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What Are the Different Ball Python Morphs?

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  • Written By: Christian Petersen
  • Edited By: Susan Barwick
  • Images By: Mikemoore88, n/a
  • Last Modified Date: 18 November 2016
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Ball pythons, also known as royal pythons, are a popular pet for reptile and snake lovers. While ball pythons in nature tend to exhibit a fairly standard pattern of colors and markings, a genetic trait arises occasionally that produces a variation in color or marking patterns. Breeders have encouraged these traits through careful selective breeding programs to produce certain distinctive sets of characteristics, primarily with regard to colors and patterns, that are called morphs. Some examples are yellow belly, axanthic, and piebald.

The variety of morphs provide collectors and enthusiasts with many choices when selecting a ball python. Ball python morphs are generally only available from breeders and some may be difficult to find or very expensive. No agency or organization regulates the specific characteristics of the different ball python morphs, but generally, most breeders and enthusiasts use a fairly standard set of characteristics for each morph. Many morphs have variations within them, and some morphs are similar, but each morph has certain traits or sets of traits that set it aside from others. Morphs may exhibit differences in pattern, color, or both.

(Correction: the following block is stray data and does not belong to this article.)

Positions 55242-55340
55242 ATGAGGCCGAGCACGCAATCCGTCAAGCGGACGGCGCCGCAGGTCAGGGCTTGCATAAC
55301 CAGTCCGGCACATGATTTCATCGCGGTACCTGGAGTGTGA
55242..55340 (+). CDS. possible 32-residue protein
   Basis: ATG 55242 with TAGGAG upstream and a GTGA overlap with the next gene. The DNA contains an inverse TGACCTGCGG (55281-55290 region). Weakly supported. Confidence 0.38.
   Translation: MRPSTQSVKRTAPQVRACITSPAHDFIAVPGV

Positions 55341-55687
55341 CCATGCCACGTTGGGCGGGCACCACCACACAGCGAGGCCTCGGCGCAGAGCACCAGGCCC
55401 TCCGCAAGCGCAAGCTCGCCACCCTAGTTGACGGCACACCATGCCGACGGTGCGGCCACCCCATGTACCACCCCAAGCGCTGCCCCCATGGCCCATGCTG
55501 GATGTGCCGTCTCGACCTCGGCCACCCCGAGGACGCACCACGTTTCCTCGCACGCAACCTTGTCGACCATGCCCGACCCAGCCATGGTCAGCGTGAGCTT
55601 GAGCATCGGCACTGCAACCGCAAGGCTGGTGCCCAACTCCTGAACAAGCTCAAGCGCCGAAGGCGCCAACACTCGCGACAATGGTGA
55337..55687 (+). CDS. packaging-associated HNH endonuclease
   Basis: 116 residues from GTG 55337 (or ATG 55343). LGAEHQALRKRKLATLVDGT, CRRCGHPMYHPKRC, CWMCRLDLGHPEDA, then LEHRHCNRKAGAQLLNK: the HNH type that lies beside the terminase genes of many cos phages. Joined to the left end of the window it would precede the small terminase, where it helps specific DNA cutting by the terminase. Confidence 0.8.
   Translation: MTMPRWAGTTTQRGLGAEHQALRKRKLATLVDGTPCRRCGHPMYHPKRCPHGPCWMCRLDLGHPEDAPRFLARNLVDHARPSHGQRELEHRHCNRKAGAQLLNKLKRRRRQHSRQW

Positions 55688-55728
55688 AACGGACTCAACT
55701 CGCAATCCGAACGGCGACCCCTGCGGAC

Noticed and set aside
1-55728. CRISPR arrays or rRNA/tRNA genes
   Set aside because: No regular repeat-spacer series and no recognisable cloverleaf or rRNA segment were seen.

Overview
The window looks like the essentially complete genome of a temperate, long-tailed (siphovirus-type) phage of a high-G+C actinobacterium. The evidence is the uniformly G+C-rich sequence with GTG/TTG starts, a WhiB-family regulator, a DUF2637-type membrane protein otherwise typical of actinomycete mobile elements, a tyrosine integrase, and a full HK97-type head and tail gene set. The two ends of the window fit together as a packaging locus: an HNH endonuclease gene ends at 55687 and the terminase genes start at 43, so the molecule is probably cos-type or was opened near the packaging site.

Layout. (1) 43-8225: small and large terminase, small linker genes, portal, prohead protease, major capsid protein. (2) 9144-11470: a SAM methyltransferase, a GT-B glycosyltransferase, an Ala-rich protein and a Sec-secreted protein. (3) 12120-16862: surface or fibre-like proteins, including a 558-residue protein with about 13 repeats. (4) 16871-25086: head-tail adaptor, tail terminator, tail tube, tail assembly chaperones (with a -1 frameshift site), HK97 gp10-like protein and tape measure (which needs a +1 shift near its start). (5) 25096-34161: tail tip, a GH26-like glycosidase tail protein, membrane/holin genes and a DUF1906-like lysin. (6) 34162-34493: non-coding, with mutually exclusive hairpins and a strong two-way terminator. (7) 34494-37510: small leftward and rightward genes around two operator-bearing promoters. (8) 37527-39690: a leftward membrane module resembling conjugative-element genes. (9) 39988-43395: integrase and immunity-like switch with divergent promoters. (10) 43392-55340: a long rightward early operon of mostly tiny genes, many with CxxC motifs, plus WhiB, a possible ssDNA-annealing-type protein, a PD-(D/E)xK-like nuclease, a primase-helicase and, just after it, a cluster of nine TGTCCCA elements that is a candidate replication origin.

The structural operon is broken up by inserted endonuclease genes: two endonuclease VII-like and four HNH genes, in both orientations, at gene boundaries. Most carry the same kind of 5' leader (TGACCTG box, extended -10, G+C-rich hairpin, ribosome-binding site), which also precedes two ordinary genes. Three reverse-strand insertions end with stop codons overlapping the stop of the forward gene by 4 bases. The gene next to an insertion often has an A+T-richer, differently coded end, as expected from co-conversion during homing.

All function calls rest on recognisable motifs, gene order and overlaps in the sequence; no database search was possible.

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While not all breeders and ball python collectors agree on a comprehensive list of all ball python morphs, certain morphs are fairly well defined, though some may be known by more than one name. Yellow belly pythons exhibit a large amount of yellow coloring, particularly on their sides. Axanthic ball pythons have no yellow pigment, exhibiting mostly grey, whitish, and black colorations. Piebald ball pythons have varying amounts of white coloration, some with a very large percentage of white. Other common ball python morphs include several different pastel morphs, womas, ghosts, granites, and reduced pattern ball pythons.

Breeders are introducing new ball python morphs every year as they isolate and breed for ever more unusual or colorful patterns. Most new morphs are named by the breeder who first introduces them. Some of these morphs are extremely rare and are known from only a few individuals or are available only from one breeder. Graziani Reptiles, for example, was the first breeder to introduce a morph known as silver bullet, which is a ball python with an all over grey coloration with very few or no markings or other colors.

Some other ball python morphs are shatter patterns, spider paterns, Mojave, and leopard. These are only a few of the main types of morphs. Striped, pinstripe, spotnose, and champagne are a few of the others. Leucistic ball pythons are a morph with entirely bright white coloring but are not albinos. Many combination morphs are also known, which have characteristics of one or more of the other morphs, such as piebald leopard or leopard pastel. Double and triple combination morphs in a number of varieties are also known.

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